Honolulu Councilmember to Challenge City Funding of Kealoha Defense

May 23, 2019

Retired Honolulu Police Chief Louis Kealoha, left, and his wife Katherine Kealoha, former Honolulu deputy prosecuting attorney.
Credit Cory Lum / Civil Beat

Honolulu City Council Member Ron Menor says he does not think the City and County should be on the hook for attorney fees accrued in the court defense of former Honolulu Police Chief Louis Kealoha. Menor wants to mount a court challenge to prevent the spending of city funds.

Kealoha is currently on trial for corruption charges after federal investigators say he and his wife, former city Deputy Prosecuting Attorney Katherine Kealoha, committed financial fraud and engaged in a conspiracy to cover up their crimes.

On Thursday, Menor told Hawaii Public Radio that he intends to introduce a resolution on Friday that will direct the city’s top civil attorney to appeal a previous decision by the Honolulu Police Commission to pay a portion of Kealoha’s attorney fees.

“I do not think that the alleged actions of Kealoha were done in the performance of his official duties as a police officer,” Menor said.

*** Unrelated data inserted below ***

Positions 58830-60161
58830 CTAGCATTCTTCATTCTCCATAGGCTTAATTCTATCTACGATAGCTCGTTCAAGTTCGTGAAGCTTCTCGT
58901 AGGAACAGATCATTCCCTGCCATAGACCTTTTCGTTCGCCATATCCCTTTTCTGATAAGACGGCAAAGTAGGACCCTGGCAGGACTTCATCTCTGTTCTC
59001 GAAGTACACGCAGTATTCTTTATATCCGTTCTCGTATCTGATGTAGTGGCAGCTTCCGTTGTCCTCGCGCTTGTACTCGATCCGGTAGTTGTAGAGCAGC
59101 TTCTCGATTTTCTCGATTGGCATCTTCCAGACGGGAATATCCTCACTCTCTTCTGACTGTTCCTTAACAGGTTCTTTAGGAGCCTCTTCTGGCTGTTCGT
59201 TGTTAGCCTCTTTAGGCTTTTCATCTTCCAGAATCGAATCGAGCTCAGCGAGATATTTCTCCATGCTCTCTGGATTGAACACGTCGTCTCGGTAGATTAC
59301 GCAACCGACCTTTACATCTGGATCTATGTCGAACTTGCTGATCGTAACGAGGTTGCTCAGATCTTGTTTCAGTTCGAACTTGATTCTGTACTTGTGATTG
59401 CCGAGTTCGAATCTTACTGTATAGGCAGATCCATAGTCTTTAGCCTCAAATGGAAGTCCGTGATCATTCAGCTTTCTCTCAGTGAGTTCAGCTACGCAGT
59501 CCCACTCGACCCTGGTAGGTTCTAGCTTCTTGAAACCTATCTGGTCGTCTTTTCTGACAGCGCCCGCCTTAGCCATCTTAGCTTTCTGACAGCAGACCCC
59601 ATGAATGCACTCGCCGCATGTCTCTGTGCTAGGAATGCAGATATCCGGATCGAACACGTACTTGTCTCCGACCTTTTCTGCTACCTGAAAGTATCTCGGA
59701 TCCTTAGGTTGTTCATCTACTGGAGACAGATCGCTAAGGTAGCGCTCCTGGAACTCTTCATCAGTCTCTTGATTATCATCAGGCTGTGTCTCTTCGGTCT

In March, the commission approved the hiring of a lawyer to represent Louis Kealoha in defense of federal charges alleging he misused his office and department resources. The commission did not approve a city-funded attorney for other cases involving financial fraud and identity theft.

Loretta Sheehan, Chair of the Police Commission, said that under state law, the City and County is obligated to pay for any action taken by a police officer while exercising the duties and powers of their office.

“As a police officer, you can do an act in the performance of your duty you can do it illegally. You can do it badly. You can do it negligently. You can do it wrongfully. But if itʻs an act done in the performance of an officer’s duty, we have to pay for it,” Sheehan told HPR.  

Reversing the commission's decision will require the city to file an appeal in federal court. Before that can happen, Menor’s resolution will have to be approved by a sub-committee and then a majority of the full nine-member City Council.

Menor believes that his council colleagues agree with his opposition to the Police Commission decision and was optimistic about his proposal’s chances in the city’s legislative body.

A federal public defender has been appointed to represent Kealoha, who claimed indigent status.